Temperature | Fecal Coliform Bacteria | pH
Elevated water temperature is a common problem in many streams in Washington. When temperatures are too high it can make the streams uninhabitable for fish and other aquatic animals. Many salmon and trout species will suffer a variety of ill effects ranging from decreased spawning success to death when waters are too warm. The optimal temperature for most salmon and trout species is between 12-14˚C (54-57˚F) and temperatures in the range of 23-25˚C (73-77˚ F) can be lethal depending on the species. The temperature of the water can also affect how much oxygen is dissolved in the water. It is this dissolved oxygen (DO) that the fish need to breathe. The warmer the water the less DO it can hold. The warmer temperatures also tend to speed up the metabolism of the fish so they require more oxygen for biological functions.
To learn more about temperature and DO check out our focus sheets:
Fecal coliform is a group of bacteria found in the feces of warm-blooded animals. When found in bodies of water it can be an indicator of the presence of other disease-carrying organisms. Fecal coliform bacteria can get into water bodies from failing septic systems and animal waste. High levels of fecal coliform in the water can affect the public health, economy, and environmental quality of a community.
A long history of illness outbreaks and epidemics have demonstrated a relationship between the presence of fecal coliform bacteria and the presence of illness-causing viruses and bacteria, called pathogens. These pathogens can be accidentally swallowed with water. People swimming or playing in water can be exposed to pathogens when they enter the body through small cuts, abrasions or mucus membranes.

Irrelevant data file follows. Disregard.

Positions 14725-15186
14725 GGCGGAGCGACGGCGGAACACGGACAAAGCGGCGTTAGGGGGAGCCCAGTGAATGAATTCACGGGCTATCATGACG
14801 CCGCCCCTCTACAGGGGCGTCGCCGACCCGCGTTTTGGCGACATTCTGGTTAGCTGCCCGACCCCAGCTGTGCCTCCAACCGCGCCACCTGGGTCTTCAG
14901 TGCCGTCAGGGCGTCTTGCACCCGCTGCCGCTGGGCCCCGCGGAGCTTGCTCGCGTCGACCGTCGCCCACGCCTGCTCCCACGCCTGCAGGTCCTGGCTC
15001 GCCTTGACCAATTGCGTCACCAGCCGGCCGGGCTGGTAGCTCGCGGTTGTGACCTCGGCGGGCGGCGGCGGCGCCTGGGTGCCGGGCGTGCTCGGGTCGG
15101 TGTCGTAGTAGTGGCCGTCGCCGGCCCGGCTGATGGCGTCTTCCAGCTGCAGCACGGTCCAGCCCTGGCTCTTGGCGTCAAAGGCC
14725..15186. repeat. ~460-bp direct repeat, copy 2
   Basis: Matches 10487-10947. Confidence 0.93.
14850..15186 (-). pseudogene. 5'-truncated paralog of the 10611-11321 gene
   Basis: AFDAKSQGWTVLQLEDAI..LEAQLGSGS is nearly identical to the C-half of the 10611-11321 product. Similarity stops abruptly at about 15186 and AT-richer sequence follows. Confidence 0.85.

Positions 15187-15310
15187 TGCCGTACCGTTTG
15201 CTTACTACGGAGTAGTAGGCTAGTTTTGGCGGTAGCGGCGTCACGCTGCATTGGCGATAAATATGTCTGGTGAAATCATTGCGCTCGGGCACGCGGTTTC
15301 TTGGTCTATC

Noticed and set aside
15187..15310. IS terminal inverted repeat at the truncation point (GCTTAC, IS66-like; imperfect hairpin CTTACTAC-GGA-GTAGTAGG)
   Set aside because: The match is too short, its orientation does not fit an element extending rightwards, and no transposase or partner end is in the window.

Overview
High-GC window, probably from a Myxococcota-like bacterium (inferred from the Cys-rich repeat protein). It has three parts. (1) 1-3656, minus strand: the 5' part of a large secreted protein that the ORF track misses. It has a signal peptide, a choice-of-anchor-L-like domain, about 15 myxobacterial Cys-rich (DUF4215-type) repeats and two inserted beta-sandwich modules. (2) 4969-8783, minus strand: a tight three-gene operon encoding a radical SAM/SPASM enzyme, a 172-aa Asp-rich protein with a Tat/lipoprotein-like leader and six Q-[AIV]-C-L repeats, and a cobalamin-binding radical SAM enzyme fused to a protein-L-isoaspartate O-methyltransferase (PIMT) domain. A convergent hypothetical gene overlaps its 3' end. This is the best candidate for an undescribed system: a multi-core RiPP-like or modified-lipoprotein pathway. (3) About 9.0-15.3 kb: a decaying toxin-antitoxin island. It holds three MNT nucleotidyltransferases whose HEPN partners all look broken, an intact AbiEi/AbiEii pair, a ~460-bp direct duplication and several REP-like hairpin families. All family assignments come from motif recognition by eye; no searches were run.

Some of the symptoms of illness associated with fecal coliform pathogens are minor, such as upset stomach, diarrhea, ear infections, and rashes. However, some pathogens, such as E coli, hepatitis, and Salmonella, can have very severe health effects. Washington’s water quality standard for fecal coliform bacteria is set to protect public health.
For more on fecal coliform check out our focus sheet:
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The pH is a measure of how acidic or basic the water is (in other words, a measure of the concentration of hydrogen ions). At a higher pH there are fewer free hydrogen ions available than at a lower pH. The pH scale (0-14) is logarithmic; in other words one unit of change in pH represents a tenfold change in the concentration of hydrogen ions. For example, there are 10 times as many hydrogen ions available at a pH of 7 (pH neutral) than at a pH of 8. This affects the chemistry and chemical reactions that take place in the water. The pH of the water is also important to the fish and animals that live in it. The pH of streams should be between 6.5 and 9.0 to protect freshwater aquatic life.
The pH can affect the solubility of nutrients and metal compounds. By affecting the solubility of nutrients it can change the amount of nutrients available for plant growth. If too many nutrients are available, aquatic plants can grow out of control. When these plants decompose they can deplete the water of oxygen. The solubility of many metal compounds also changes greatly with pH. Generally, a reduction in pH (more acidic) increases the solubility of heavy metals. When more metals are dissolved in the water aquatic animals may absorb them faster. Therefore, a lower pH (more acidic) may increase the toxicity of these metals to aquatic life.
Chart showing various pH levels and effects (click on chart to see full view)
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